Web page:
Vital areas of New Zealand’s seafloor to be revealed in detail for the first time
New Zealand's largest research vessel Tangaroa sets off today to map, in high resolution detail, the southern Hikurangi Margin - a vital area of seabed off the east coast of New Zealand.
The voyage is part of the Ocean Survey 20/20 project, a 15-year Government project, established in 2004, to survey and explore New Zealand's oceans, to better manage and sustainably develop their resources.
The Hikurangi Margin, which runs from East Cape to Kaikoura, is one of New Zealand's most unique underwater landscapes and includes the continental plate boundary. Understanding this deep sea realm is extremely important as it hosts many submarine canyons, landslides and tectonic faults (earthquake sources), includes many critically important biological habitats, and may be a location of New Zealand's future energy reserves.
This is the last leg of three voyages funded by NIWA and will complete a large effort to map the seafloor through high resolution multibeam data from Cook Strait to Banks Peninsula.
For the first time detailed images of the dramatic seafloor landscape of the Southern Hikurangi Margin continental slope and northwestern Chatham Rise area will be revealed. Approximately 1500km of multibeam data in 5km wide swaths will be collected and an estimated 8000 km2 of seabed newly mapped.
Detailed bathymetric images brought back from the voyage will help scientists analyse tectonic and sedimentary processes in the area, which will assist with natural hazards research and risk management, as well as providing information on potential future exploration options such as hydrocarbons.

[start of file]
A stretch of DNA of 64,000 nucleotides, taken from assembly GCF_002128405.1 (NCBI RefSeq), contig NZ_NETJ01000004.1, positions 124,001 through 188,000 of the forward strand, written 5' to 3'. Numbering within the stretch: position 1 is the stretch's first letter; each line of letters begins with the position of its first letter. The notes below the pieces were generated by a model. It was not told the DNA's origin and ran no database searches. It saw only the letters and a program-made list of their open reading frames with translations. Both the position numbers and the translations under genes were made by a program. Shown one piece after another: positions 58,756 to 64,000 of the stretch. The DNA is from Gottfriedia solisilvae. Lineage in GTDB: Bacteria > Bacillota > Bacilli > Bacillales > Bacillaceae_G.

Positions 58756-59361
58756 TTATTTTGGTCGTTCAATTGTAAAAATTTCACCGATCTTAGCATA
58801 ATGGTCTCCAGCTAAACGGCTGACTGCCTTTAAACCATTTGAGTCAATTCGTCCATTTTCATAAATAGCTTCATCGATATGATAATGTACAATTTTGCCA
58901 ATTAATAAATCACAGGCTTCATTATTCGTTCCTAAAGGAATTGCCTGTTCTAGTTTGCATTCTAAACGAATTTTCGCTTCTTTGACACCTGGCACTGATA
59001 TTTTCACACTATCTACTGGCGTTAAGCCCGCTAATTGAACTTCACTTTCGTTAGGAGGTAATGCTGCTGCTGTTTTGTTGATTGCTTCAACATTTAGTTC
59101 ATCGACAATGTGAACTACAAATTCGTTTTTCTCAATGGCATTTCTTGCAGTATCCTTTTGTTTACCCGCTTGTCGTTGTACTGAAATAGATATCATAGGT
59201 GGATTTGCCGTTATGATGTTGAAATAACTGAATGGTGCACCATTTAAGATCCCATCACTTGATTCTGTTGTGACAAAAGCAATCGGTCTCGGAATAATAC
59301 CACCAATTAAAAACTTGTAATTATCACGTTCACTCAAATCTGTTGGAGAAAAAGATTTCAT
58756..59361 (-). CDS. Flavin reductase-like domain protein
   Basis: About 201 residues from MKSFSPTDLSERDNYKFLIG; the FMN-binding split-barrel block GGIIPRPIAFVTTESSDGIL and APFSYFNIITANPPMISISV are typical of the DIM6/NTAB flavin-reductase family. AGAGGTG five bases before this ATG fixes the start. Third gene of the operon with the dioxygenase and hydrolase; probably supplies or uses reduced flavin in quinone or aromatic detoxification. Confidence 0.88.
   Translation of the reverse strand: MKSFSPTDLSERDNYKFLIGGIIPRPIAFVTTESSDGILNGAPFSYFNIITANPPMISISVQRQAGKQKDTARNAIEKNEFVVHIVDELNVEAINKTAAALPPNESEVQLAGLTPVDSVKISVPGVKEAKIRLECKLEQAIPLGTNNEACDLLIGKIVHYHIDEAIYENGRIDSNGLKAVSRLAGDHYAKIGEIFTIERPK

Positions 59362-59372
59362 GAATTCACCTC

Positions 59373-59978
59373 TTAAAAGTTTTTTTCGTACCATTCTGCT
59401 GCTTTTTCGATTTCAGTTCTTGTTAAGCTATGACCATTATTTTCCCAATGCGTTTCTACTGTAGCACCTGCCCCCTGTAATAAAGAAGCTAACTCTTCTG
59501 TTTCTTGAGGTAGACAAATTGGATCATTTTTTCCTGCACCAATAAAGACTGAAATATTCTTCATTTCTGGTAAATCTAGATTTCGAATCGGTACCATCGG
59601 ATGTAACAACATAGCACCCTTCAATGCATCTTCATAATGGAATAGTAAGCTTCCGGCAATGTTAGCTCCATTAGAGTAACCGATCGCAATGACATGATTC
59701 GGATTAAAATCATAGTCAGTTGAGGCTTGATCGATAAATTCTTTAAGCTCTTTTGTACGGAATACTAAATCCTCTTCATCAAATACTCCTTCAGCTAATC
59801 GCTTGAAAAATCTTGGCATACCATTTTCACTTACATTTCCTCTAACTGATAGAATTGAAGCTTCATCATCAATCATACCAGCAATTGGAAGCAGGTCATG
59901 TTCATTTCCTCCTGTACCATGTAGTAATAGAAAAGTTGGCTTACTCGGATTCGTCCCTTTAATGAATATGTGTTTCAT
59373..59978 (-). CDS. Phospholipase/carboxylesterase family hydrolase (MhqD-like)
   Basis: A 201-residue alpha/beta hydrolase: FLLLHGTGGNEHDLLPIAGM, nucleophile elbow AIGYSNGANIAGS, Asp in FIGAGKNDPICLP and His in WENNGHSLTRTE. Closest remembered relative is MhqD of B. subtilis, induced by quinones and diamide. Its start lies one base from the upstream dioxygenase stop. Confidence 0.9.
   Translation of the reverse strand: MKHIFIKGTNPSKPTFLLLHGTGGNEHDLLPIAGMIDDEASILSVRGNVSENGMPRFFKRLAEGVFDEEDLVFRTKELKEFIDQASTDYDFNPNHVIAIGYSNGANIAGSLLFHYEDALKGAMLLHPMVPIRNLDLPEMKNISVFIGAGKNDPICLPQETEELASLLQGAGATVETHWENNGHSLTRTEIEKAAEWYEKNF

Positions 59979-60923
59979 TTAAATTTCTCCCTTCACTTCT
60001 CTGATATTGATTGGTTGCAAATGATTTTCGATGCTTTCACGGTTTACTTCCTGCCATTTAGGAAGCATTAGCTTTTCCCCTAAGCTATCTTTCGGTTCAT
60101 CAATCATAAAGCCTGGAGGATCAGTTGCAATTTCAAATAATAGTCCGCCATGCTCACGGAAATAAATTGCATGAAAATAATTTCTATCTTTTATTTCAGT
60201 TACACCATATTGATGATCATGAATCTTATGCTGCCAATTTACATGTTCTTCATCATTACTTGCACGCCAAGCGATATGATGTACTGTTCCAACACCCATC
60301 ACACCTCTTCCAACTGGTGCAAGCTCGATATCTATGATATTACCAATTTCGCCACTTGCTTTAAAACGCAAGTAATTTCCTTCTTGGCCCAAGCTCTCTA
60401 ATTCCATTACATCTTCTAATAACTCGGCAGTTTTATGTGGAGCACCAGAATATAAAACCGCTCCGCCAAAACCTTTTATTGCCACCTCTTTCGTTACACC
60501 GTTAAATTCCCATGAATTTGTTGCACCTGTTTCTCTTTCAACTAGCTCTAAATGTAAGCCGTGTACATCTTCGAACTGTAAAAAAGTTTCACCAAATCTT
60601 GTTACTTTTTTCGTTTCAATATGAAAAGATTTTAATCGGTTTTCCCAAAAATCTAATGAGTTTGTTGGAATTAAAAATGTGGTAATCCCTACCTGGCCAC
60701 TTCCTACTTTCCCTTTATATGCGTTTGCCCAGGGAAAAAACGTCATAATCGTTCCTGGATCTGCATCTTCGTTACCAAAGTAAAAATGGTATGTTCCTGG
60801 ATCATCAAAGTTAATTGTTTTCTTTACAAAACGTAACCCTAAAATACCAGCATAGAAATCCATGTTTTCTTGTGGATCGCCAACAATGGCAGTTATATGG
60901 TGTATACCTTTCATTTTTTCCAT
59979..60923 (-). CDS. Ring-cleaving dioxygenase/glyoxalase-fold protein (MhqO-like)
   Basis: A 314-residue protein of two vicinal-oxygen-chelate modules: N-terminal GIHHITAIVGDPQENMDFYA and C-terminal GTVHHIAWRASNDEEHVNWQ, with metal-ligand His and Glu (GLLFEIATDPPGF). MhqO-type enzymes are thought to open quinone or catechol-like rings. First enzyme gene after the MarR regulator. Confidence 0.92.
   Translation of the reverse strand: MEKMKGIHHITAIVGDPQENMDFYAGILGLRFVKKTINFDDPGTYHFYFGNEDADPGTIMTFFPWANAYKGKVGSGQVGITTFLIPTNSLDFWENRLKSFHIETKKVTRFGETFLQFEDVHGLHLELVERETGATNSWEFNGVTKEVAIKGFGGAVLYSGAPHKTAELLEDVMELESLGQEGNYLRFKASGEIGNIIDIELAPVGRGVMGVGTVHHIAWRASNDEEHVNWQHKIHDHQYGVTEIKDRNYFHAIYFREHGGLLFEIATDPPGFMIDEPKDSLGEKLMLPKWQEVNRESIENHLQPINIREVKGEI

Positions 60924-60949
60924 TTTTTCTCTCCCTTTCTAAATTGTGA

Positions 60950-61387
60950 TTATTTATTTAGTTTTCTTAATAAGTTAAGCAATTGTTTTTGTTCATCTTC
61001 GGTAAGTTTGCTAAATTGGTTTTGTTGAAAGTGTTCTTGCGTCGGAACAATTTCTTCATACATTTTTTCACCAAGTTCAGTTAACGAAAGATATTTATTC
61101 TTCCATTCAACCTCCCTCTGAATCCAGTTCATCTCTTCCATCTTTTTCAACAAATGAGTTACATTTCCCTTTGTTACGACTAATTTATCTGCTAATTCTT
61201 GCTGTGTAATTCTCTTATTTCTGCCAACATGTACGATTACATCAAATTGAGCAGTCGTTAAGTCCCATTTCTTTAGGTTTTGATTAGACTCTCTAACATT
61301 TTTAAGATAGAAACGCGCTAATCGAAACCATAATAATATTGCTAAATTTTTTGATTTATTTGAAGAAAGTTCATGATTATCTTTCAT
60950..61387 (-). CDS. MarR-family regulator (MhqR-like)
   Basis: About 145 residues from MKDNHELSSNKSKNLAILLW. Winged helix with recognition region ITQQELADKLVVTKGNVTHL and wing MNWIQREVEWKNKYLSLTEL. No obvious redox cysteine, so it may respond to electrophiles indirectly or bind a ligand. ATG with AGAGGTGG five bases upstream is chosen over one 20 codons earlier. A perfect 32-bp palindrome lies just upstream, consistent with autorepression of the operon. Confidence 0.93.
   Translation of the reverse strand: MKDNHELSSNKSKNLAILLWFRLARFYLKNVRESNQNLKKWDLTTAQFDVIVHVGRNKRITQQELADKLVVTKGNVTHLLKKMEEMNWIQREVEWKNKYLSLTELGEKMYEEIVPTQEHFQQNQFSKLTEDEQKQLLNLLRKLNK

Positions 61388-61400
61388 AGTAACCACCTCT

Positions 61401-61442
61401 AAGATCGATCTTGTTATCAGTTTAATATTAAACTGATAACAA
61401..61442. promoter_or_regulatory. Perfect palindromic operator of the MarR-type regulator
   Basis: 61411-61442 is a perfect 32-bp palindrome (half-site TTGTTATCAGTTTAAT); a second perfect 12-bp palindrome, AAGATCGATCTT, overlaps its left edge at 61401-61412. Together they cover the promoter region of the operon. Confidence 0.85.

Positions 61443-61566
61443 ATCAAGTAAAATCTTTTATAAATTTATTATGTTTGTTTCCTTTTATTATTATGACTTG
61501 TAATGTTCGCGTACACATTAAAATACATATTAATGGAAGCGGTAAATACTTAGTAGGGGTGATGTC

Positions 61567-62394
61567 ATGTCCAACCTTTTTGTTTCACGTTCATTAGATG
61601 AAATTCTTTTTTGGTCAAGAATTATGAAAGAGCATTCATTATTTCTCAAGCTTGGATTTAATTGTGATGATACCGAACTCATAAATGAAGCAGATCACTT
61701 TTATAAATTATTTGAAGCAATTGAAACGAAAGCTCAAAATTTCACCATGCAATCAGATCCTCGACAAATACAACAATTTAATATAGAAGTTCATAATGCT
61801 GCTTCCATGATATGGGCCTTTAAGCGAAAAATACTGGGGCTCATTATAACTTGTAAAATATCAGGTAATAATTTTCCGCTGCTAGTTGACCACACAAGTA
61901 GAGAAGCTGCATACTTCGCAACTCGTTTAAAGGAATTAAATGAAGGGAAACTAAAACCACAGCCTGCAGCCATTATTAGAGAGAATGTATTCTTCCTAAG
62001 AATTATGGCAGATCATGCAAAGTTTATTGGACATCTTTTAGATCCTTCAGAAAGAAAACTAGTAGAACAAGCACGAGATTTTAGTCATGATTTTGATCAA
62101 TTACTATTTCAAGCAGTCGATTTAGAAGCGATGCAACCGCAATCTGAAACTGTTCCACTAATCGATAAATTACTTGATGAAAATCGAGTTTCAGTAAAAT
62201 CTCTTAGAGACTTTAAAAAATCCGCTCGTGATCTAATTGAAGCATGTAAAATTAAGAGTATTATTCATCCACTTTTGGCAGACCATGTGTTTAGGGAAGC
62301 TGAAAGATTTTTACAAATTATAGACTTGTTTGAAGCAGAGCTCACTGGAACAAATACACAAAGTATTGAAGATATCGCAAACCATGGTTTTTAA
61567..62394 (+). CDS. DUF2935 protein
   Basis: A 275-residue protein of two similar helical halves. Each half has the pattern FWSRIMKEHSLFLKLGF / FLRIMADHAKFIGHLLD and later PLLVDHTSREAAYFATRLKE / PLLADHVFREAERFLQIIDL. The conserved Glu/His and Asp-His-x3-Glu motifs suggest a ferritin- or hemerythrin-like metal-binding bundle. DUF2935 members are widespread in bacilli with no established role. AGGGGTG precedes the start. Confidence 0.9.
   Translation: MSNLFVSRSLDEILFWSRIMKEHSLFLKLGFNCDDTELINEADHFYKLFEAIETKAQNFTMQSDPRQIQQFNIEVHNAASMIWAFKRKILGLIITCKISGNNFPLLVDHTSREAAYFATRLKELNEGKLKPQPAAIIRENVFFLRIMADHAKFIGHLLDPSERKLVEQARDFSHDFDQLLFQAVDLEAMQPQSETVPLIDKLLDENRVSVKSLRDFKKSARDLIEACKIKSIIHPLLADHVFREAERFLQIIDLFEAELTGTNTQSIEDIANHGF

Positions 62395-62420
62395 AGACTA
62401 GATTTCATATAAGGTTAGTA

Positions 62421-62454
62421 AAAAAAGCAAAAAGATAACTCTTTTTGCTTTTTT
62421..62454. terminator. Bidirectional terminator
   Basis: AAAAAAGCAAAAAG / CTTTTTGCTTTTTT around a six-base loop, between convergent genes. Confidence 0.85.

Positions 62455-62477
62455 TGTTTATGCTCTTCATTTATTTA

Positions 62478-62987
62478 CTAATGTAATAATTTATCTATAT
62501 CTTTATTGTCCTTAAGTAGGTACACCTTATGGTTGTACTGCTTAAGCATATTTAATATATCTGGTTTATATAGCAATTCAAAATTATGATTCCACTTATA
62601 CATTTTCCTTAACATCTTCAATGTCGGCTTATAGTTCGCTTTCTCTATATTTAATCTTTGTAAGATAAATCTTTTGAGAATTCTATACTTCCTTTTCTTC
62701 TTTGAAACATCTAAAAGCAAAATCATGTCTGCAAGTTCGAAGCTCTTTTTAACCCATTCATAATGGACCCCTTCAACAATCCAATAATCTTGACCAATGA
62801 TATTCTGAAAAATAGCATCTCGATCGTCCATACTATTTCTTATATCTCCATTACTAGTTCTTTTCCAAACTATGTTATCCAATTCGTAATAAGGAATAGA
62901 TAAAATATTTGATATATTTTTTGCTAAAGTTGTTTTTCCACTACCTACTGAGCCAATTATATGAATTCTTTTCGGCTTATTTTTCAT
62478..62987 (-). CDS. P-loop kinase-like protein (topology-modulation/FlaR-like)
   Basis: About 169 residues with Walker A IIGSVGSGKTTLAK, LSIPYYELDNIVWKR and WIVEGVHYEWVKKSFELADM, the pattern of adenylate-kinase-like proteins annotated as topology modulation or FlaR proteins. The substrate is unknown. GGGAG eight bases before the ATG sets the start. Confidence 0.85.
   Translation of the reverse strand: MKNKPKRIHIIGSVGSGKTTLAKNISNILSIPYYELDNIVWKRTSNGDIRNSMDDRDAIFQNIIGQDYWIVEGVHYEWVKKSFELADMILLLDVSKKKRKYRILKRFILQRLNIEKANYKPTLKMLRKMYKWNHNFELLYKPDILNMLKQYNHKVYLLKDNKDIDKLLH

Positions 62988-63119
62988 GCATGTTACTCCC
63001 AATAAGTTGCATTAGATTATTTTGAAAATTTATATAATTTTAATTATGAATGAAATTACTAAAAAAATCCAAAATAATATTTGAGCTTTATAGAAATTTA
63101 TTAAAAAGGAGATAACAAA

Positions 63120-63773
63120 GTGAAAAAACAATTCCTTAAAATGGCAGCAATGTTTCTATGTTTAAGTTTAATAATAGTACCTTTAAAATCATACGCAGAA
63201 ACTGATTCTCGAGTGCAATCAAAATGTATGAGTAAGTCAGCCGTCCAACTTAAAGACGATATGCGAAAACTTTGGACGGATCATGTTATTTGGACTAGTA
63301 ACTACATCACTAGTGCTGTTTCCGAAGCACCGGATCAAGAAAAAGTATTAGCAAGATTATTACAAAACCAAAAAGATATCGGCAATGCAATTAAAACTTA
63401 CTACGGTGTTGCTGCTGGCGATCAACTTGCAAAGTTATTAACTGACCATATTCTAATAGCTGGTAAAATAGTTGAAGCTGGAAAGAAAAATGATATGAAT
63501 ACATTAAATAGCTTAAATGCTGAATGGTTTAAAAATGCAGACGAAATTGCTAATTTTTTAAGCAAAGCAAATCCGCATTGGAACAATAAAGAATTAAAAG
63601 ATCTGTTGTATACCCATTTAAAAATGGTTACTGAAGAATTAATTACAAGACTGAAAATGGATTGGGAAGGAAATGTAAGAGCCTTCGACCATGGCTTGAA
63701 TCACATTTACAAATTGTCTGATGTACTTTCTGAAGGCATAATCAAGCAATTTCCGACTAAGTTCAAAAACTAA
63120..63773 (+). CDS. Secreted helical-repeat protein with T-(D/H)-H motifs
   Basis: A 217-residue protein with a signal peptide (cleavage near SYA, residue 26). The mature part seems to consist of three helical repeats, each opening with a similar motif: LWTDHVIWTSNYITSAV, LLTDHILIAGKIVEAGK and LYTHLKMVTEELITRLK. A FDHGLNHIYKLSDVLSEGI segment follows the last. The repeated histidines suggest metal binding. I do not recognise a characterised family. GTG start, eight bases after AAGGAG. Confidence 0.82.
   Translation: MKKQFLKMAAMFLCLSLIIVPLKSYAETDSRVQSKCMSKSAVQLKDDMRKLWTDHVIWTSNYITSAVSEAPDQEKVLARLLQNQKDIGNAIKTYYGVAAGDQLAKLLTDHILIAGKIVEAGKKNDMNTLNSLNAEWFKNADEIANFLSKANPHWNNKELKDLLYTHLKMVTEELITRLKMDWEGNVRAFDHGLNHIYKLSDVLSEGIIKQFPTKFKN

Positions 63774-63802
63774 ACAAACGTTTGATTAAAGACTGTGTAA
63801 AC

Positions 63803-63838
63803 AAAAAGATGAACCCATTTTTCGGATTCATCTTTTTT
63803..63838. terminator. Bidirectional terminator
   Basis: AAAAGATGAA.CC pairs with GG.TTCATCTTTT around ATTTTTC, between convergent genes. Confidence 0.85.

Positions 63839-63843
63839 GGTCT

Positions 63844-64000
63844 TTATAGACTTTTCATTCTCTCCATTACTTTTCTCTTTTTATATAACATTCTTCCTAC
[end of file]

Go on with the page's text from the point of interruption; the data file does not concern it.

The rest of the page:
"We are very excited to see the details of this intriguing and exciting seafloor environment for the first time. There are massive landslides up to 4,000 ha, 100 m high fault scarps, and a vast network of submarine canyons with sediment dunes that can tell us how sediment moves through these deep ocean "river systems," says NIWA marine geologist Dr Joshu Mountjoy.
"This final leg of mapping will complete imaging of the vitally important head area of the 2000 km Hikurangi Channel system. Scientists have been working on this fascinating feature for over 30 years, and it is now that we will finally be able to see all the details to help us understand what is happening in this critical part of New Zealand's undersea environment."